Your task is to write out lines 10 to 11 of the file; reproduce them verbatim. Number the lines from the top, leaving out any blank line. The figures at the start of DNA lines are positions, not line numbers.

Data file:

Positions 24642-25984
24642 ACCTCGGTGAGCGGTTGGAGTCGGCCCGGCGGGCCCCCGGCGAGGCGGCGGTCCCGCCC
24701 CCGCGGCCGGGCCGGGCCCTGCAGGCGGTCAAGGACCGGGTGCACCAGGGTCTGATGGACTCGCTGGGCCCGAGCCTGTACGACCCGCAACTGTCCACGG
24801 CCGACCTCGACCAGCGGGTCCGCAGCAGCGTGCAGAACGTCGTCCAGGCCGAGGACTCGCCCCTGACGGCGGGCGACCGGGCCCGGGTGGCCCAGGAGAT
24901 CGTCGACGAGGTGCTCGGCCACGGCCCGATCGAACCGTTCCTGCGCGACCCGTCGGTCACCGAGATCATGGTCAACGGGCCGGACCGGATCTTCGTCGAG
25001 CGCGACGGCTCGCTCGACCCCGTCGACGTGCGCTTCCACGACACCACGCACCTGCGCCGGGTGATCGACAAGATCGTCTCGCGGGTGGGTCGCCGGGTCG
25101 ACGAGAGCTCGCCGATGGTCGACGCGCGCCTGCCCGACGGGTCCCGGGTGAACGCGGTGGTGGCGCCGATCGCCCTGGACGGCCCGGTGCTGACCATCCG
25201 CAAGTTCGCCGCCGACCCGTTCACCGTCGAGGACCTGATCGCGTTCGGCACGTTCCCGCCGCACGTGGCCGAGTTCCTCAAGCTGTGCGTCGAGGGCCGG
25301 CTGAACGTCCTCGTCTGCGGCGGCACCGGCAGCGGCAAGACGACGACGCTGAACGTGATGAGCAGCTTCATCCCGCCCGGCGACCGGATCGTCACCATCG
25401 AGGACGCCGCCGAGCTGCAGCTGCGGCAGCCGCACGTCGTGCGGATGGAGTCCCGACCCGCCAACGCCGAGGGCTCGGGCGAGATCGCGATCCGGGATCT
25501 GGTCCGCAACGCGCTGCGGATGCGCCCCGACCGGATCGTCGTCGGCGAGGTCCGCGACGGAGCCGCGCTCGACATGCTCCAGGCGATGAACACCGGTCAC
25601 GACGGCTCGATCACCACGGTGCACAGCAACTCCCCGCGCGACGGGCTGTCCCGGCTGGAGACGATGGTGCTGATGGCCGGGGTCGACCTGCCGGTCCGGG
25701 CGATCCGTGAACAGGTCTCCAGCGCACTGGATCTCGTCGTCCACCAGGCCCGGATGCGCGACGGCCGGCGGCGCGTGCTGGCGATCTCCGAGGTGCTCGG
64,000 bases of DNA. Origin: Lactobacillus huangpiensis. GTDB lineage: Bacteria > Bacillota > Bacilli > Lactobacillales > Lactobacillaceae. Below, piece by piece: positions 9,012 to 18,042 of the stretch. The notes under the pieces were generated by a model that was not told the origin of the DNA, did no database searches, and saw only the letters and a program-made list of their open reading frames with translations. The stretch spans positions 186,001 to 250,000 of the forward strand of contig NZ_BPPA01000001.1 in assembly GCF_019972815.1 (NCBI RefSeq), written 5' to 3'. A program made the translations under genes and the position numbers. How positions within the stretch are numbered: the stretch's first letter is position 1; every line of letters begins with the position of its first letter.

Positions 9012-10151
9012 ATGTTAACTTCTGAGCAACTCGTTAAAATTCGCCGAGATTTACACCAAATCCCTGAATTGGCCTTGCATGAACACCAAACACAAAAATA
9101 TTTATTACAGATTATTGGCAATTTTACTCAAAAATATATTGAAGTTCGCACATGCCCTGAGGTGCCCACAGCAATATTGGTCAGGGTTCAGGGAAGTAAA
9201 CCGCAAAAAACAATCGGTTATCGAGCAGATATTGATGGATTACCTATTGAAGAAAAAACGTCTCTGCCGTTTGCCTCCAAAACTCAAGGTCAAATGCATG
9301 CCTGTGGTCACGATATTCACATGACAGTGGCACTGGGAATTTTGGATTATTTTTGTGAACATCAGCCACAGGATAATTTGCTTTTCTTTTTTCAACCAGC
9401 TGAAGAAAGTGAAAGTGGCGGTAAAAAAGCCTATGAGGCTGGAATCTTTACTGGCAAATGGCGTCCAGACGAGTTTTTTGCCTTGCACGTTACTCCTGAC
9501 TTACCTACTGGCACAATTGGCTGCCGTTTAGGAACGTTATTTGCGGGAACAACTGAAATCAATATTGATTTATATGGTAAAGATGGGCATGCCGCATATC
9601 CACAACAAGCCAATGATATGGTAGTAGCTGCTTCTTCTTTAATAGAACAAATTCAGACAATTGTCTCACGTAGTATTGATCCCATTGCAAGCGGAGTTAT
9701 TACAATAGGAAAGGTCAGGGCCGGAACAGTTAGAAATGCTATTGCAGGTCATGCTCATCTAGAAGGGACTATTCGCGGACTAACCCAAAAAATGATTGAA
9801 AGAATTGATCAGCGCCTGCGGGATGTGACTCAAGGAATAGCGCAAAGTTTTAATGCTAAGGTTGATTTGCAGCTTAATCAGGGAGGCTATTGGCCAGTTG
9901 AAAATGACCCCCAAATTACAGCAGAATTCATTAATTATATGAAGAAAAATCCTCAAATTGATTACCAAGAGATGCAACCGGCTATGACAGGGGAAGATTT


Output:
25401 AGGACGCCGCCGAGCTGCAGCTGCGGCAGCCGCACGTCGTGCGGATGGAGTCCCGACCCGCCAACGCCGAGGGCTCGGGCGAGATCGCGATCCGGGATCT
25501 GGTCCGCAACGCGCTGCGGATGCGCCCCGACCGGATCGTCGTCGGCGAGGTCCGCGACGGAGCCGCGCTCGACATGCTCCAGGCGATGAACACCGGTCAC